Inhibitory Effect of Aspirin on Cholangiocarcinoma Cells

Document Type: Research Articles

Authors

1 Department of Parasitology, Faculty of Medicine, Khon Kaen University, Khon Kaen 40002, Thailand.

2 Neglected, Zoonosis and Vector-Borne Disease Group, Faculty of Medicine, Khon Kaen University, Khon Kaen 40002, Thailand.

3 Cholangiocarcinoma Research Institue, Cholangiocarcinoma Screening and Care Program (CASCAP), Khon Kaen University, Khon Kaen 40002, Thailand.

4 Department of Thai Traditional Medicine, Faculty of Natural Resources, Rajamangala University of Technology Isan Sakonnakhon Campus, Sakon Nakhon 47160, Thailand.

5 Department of Anesthesiology, Faculty of Medicine, Khon Kaen University, Khon Kaen 40002, Thailand.

6 Faculty of Veterinary Medicine, Mahasarakham University, Maha Sarakham 44000, Thailand.

7 Program of Public Health, Faculty of Science and Technology, Loei Rajabhat University Khon Kaen Education Center, Khon Kaen 40000, Thailand.

8 Department of Biochemistry, Faculty of Medicine, Khon Kaen University, Khon Kaen 40002, Thailand.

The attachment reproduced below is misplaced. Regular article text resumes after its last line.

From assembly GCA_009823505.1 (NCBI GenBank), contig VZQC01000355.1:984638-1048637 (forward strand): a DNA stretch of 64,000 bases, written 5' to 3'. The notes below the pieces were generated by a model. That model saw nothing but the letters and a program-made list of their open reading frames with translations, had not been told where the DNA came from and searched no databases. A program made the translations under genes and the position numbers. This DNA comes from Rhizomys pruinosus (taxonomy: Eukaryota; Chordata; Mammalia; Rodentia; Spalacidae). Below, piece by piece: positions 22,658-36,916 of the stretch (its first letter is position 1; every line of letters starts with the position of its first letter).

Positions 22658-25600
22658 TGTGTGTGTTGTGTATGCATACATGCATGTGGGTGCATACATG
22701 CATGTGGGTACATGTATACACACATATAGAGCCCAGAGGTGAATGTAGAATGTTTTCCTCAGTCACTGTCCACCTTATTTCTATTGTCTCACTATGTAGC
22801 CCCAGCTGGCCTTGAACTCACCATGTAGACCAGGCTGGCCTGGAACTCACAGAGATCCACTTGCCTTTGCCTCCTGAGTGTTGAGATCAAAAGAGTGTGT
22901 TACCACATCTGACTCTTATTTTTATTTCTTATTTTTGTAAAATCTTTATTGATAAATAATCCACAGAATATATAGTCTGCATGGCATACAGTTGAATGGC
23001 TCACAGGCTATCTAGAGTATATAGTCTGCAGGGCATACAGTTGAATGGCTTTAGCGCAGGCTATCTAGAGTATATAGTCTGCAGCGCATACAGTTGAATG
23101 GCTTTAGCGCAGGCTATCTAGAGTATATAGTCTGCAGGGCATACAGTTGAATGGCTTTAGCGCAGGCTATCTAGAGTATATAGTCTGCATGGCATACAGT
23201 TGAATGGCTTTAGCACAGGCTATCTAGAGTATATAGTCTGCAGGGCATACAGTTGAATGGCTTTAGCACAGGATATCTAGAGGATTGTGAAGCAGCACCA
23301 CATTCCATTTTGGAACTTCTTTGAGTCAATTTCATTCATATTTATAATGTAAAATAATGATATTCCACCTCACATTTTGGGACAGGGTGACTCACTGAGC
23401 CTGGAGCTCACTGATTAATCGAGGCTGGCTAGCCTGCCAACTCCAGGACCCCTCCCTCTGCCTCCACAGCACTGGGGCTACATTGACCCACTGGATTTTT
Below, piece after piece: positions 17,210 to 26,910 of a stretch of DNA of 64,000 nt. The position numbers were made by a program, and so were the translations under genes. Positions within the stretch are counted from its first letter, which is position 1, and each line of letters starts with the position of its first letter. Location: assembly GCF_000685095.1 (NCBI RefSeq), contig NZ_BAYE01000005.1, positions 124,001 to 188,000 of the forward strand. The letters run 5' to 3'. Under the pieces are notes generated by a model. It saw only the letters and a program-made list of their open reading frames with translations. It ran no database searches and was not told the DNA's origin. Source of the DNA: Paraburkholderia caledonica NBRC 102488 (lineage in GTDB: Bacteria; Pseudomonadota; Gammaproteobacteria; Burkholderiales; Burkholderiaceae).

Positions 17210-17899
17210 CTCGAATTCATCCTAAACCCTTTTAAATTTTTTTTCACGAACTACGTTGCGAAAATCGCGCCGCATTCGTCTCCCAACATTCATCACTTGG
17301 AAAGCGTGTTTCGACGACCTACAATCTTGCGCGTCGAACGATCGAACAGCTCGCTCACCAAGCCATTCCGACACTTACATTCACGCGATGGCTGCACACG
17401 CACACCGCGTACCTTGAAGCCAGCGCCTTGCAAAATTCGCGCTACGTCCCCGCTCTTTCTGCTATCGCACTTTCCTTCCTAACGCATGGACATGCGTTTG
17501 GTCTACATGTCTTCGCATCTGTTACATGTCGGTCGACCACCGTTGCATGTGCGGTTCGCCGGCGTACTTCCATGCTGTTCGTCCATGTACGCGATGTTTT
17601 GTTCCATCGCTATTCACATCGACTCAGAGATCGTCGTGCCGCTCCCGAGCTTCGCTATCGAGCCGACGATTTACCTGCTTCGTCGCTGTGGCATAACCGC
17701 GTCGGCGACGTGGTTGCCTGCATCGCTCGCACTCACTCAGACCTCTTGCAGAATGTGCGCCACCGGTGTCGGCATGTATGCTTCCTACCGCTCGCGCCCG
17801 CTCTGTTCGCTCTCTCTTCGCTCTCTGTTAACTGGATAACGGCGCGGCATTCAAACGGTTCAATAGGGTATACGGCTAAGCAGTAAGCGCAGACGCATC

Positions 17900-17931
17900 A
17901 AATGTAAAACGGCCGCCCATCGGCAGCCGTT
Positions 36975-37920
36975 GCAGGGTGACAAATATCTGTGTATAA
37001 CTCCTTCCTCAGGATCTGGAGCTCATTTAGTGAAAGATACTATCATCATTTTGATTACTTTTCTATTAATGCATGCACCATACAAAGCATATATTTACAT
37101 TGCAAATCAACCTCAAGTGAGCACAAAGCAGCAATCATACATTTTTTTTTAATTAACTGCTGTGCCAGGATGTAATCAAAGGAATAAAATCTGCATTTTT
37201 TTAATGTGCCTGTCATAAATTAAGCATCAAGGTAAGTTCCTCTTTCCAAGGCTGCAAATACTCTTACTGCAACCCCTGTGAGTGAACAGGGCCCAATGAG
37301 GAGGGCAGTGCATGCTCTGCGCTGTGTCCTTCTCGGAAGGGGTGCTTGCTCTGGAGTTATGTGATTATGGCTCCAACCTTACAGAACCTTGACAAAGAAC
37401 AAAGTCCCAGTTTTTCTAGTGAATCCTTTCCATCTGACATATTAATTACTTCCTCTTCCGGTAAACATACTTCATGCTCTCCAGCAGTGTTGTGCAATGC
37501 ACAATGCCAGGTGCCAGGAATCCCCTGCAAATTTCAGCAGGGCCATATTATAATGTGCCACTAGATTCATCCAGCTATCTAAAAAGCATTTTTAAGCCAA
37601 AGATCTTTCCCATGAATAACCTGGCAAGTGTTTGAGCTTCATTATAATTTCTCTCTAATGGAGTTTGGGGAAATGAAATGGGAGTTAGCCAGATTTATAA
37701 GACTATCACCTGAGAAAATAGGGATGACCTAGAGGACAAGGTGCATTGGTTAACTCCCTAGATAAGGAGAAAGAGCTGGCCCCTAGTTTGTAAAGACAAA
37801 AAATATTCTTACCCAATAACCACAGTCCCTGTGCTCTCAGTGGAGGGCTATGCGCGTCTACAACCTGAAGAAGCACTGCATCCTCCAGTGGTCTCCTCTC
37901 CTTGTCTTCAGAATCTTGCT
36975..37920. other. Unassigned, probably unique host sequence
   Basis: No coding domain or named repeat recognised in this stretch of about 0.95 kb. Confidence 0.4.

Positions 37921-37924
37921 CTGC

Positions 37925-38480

Abstract

 
Aspirin and other non-steroidal anti-inflammatory drugs reduce the risk of cancer due to their anti-proliferative and apoptotic effects, which are the important mechanisms for their anti-tumor activity. Here, the effect of aspirin on human cholangiocarcinoma cells (KKU-214) and the underlying mechanisms of its action were explored. Cell proliferation was measured by sulforhodamine B (SRB) assay, while cell cycle distribution and apoptosis were determined by flow cytometry. Western blotting was used to explore protein expression underlying molecular mechanisms of anti-cancer treatment of aspirin. Aspirin reduced cell proliferation in a dose- and time-dependent manner, and altered the cell cycle phase distribution of KKU-214 cells by increasing the proportion of cells in the G0/G1 phase and reducing the proportion in the S and G2/M phases. Consistent with its effect on the cell cycle, aspirin also reduced the expression of cyclin D1 and cyclin-dependent kinase 4 (Cdk-4), which are important for G0/G1 cell cycle progression. Treatment with aspirin led to increased induction of apoptosis in a dose-dependent manner. Further analysis of the mechanism underlying the effect of this drug showed that aspirin induced the expression of the tumor-suppressor protein p53 while inhibiting the anti-apoptotic protein B-cell lymphoma-2 (Bcl-2). Correspondingly, the activation of caspase-9 and -3 was also increased. These findings suggest that aspirin causes cell cycle arrest and apoptosis, both of which could contribute to its anti-proliferative effect.

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